23. Potential Differential Diagnoses Based on Clinical Findings in Geriatric Patients

  24. Emergency Medical Care • Manual cervical spine considerations • Assess and maintain the airway. • Determine breathing adequacy. • High-flow via NRB with adequate breathing. • High-flow via PPV @ 10-12/min if inadequate. • Maintain saturation >95%.

  25. Emergency Medical Care (cont’d) • Assess circulatory components. • Check pulse, skin characteristics. • Control major bleeds.

  26. Emergency Medical Care (cont’d) • Initiate transport with Paramedic intercept. • Position the patient: • Sitting up if able to maintain own airway. • Lateral recumbent with altered mentation. • Supine if immobilized.

  27. Emergency Medical Care (cont’d) • Constantly monitor airway, breathing, and circulation. • Mental status changes are key to determining improvement or deterioration.

  28. Case Study • Your EMS unit is dispatched for a “possible cardiac arrest” in the low-income housing district. Upon arrival, police escort you into a single-bedroom dwelling where an unresponsive elderly male is found in bed. The report is that the neighbor hasn't seen him in a few days so he asked the building manager to gain access.

  29. Case Study (cont’d) • Scene Size-Up • Standard precautions taken. • Scene is safe, no entry or egress problems. • 70–75-year-old male, about 200 pounds.

  30. Case Study (cont’d) • Scene Size-Up • Patient dressed in pajamas, time is 1430 hrs. • NOI is unknown/unresponsive, possible arrest. • Friend is on scene, but is not much help regarding history.

  31. Case Study (cont’d) • Describe possible ways to learn of the patient's medical history. • For each body system, name at least one differential that could cause unresponsiveness. • Nervous • Respiratory • Cardiac • Endocrine

  32. Case Study (cont’d) • Primary Assessment Findings • Patient unresponsive. • Pupils reactive, membranes dry, tongue furrowed. • Some vomitus in airway, gurgling with breathing.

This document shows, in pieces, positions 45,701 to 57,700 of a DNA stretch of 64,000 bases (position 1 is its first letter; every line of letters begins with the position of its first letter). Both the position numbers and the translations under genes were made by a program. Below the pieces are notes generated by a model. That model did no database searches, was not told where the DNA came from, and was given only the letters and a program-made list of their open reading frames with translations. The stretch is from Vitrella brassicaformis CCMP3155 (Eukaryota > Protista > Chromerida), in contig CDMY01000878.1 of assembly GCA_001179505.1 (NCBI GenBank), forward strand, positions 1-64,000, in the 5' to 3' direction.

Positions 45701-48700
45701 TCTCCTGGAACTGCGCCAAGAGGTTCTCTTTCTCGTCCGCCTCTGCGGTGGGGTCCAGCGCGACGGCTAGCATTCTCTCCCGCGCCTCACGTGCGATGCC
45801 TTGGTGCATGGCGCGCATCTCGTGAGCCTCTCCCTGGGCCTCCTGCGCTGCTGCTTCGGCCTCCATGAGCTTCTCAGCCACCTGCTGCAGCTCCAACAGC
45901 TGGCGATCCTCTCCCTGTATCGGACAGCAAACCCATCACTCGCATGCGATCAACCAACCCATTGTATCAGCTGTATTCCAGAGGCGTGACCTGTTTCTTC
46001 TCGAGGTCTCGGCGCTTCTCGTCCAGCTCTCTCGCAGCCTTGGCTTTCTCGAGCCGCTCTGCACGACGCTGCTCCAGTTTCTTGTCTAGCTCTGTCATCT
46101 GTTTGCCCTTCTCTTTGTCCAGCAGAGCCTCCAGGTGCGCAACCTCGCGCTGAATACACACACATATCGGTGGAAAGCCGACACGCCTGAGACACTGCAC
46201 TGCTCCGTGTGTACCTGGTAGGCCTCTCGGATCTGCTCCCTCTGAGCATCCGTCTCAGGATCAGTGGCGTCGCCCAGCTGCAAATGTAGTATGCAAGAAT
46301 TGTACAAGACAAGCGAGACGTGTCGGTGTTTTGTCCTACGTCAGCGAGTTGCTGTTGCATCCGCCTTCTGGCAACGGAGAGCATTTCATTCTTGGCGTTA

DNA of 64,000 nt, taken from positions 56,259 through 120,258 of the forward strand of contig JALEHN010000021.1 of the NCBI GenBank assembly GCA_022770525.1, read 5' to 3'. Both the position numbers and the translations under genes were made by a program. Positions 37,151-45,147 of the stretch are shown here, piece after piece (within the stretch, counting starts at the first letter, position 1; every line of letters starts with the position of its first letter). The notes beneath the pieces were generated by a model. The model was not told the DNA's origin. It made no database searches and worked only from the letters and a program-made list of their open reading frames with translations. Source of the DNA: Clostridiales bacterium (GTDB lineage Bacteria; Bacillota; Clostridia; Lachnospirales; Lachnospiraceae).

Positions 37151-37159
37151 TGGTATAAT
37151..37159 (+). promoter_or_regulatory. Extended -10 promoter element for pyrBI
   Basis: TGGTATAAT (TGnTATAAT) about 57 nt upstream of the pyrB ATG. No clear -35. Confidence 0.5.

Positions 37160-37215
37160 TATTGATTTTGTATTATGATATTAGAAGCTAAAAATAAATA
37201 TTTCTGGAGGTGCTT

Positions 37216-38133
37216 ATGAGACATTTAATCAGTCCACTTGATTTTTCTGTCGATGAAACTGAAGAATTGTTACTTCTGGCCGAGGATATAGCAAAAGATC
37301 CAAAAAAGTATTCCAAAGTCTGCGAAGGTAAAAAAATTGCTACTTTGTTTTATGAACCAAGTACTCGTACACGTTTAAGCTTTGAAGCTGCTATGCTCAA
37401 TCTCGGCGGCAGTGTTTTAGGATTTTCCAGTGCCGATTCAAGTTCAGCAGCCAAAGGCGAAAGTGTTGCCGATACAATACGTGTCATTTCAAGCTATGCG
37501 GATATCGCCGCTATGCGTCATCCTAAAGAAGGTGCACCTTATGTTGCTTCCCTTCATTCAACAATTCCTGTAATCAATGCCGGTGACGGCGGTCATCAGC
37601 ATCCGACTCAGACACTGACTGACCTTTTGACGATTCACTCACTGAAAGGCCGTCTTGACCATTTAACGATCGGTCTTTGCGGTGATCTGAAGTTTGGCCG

33. Case Study (cont’d) • Primary Assessment Findings (continued) • Respirations rapid and deep. • Carotid pulse 120/min, peripheral pulse absent. • Peripheral skin warm and dry.

  34. Case Study (cont’d) • How would you prioritize this patient? • What are the patient's life threats, if any? • What care should be administered immediately?

  35. Case Study (cont’d) • Medical History • Unknown • Medications • Glucophage found in bathroom • Allergies • Unknown

  36. Case Study (cont’d) • Pertinent Secondary Assessment Findings • Pupils reactive to light, membranes dry. • Airway patent, patient breathing fast and deep. • Central pulse present, peripheral absent. • Skin is dry, delayed capillary refill.

  37. Case Study (cont’d) • Pertinent Secondary Assessment Findings (continued) • No bruising, guarding or rigidity to abdomen. • BGL 710mg/dL, SpO2 96% on high flow. • B/P 82/62, HR 112, RR 28 and deep. • No other findings contributory to this report.

  38. Case Study (cont’d) • Is this a structural or metabolic cause of unresponsiveness? • What is the likely underlying cause for the emergency? • Explain the pathology for the following: • Unresponsiveness • Rapid heart rate, dehydration findings

  39. Case Study (cont’d) • Care provided: • Patient immobilized as a precaution. • High-flow oxygen via NRB mask. • Patient loaded on wheeled cot and taken to ambulance. • Initiated intravenous access. • Emergent transport to the hospital.

  40. Summary • Geriatric patients, like pediatric patients, have an altered physiology that needs to be considered given illness and injuries. • The normal decline in the body systems renders them susceptible to a multitude of emergencies.

  41. Summary (cont’d) • Carefully manage and closely watch elderly patients, as they may deteriorate suddenly.